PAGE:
New charging cables to charge electric vehicles in under five minutes.

New charging cables to charge electric vehicles in under five minutes.

Editor Wakesho

Every time we have a conversation with potential electric car clients the "how long will it take to charge my car" question pops. There is good news that you can recharge your EV in under five minutes, it is a development by the engineers from Purdue University who have invented a new, patent-pending charging station cable that would fully recharge certain electric vehicles in under five minutes, it is close to the time you use to fuel your fossil fuel cars.

Currently, the chargers are cautious on how quickly they can charge an electric vehicle battery because of overheating. To be able to re-charge your EV faster higher current needs to travel through the charging cable. The higher the current, the greater amount of heat that must be removed to keep the charging cable operational. The cooling systems that chargers currently use remove only so much heat. However, the scholars have come up with new findings that can deliver a current 4.6 times that of the fastest available EV chargers on the market today by removing up to 24.22 kilowatts of heat. The project was funded by a research and development alliance between Ford Motor Co. and Purdue.

Right now even the best electric cars take around 30 minutes to recharge. And that only gets you to around 80% charge, since batteries charge a lot more slowly as they start to reach 100%. The chargers are majorly in major cities, here in Kenya majority of the chargers are designated in the malls. Issam Mudawar, Ph.D., a mechanical engineering professor at Purdue echoed that his lab specializes in coming up with solutions for situations where the amounts of heat that are produced are way beyond the capabilities of today’s technologies to remove.

Matt Stover, director of charging, energy services, and business development at Ford said Ford is committed to making the transition of electrification easy.  The company is happy to support Purdue’s research, which has the potential to make electric vehicle and commercial fleet ownership more appealing and accessible. No prototype has been tested yet  Mudawar and his students demonstrated in the lab that their prototype accommodates a current of over 2,400 amperes far beyond the 1,400-ampere minimum that would be needed to reduce charging times for large commercial EVs to five minutes. The most advanced chargers in the industry deliver only currents up to 520 amperes, and most chargers available to consumers support currents of less than 150 amperes.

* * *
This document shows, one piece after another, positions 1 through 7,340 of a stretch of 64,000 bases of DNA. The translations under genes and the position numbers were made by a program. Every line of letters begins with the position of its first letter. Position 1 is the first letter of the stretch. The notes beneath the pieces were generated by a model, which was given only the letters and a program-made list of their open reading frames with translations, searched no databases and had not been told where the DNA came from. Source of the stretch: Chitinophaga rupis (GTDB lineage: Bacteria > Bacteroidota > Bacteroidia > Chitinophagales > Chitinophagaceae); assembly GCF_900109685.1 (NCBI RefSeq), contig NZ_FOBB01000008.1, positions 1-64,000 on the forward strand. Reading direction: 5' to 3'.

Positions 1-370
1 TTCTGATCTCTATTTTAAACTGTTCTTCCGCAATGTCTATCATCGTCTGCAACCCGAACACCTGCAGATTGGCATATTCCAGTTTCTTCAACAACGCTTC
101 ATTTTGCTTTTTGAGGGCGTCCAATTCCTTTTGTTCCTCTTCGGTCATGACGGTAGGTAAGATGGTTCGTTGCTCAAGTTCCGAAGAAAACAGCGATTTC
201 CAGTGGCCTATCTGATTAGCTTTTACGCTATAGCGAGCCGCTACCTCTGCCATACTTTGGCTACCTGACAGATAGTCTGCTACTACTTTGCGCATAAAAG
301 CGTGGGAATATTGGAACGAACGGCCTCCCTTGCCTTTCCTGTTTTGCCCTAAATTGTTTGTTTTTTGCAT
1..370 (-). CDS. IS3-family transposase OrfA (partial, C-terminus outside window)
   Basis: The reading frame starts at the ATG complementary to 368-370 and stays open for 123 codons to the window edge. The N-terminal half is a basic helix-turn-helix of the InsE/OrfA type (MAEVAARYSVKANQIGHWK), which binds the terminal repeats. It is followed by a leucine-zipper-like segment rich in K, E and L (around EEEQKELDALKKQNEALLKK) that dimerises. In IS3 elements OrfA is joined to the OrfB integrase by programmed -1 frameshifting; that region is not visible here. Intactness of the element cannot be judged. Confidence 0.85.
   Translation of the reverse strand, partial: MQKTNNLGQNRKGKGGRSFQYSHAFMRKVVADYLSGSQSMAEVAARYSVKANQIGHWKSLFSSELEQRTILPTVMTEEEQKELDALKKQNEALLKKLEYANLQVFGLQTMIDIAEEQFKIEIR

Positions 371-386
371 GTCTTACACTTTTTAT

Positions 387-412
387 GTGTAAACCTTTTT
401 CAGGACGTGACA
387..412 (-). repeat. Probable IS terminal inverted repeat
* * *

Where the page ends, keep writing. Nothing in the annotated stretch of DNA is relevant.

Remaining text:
Ultimately, charge times will be dependent on the power output ratings of the power supply and charging cable, and the power input rating of the EV’s battery. To obtain a sub-five minute charge, all three components will need to be rated to 2,500 amperes. The prototype also mimics all the traits of a real-world charging station: It includes a pump, a tube with the same diameter as an actual charging cable, the same controls, and instrumentation, and it has the same flow rates and temperatures. Mudawar’s lab intends to work with EV or charging cable manufacturers to test the prototype on EVs within the next two years. The testing will determine more details on charge speeds for specific models of EVs.

EV charging stations and other types of electronics rely on liquid cooling systems to remove heat from within their wires. Increasing the current through a charging cable using this method would require larger conductive wires and more liquid coolant, making the cable heavier and difficult for customers to handle.

Mudawar has spent more than 30 years developing ways to more efficiently cool electronics by taking advantage of how liquid captures heat when boiled into a vapor. By capturing heat in both liquid and vapor forms, a liquid-to-vapor cooling system can remove at least 10 times more heat than pure liquid cooling. These cooling benefits make it possible to use a smaller wire diameter inside the charging cable while dissipating a higher current.

Mudawar and his colleagues plan to work with automakers and charging station manufacturers to test the prototype on EVs within the next two years. The testing will determine more details on charge speeds for specific vehicle models. According to Mudawar,  the industry doesn’t really need EVs to charge faster than five minutes, but we think we can increase the current even more by modifying both the state of the incoming liquid and the design of the cooling space around the conductor wires in the charging cable.


i) Purdue University (2021)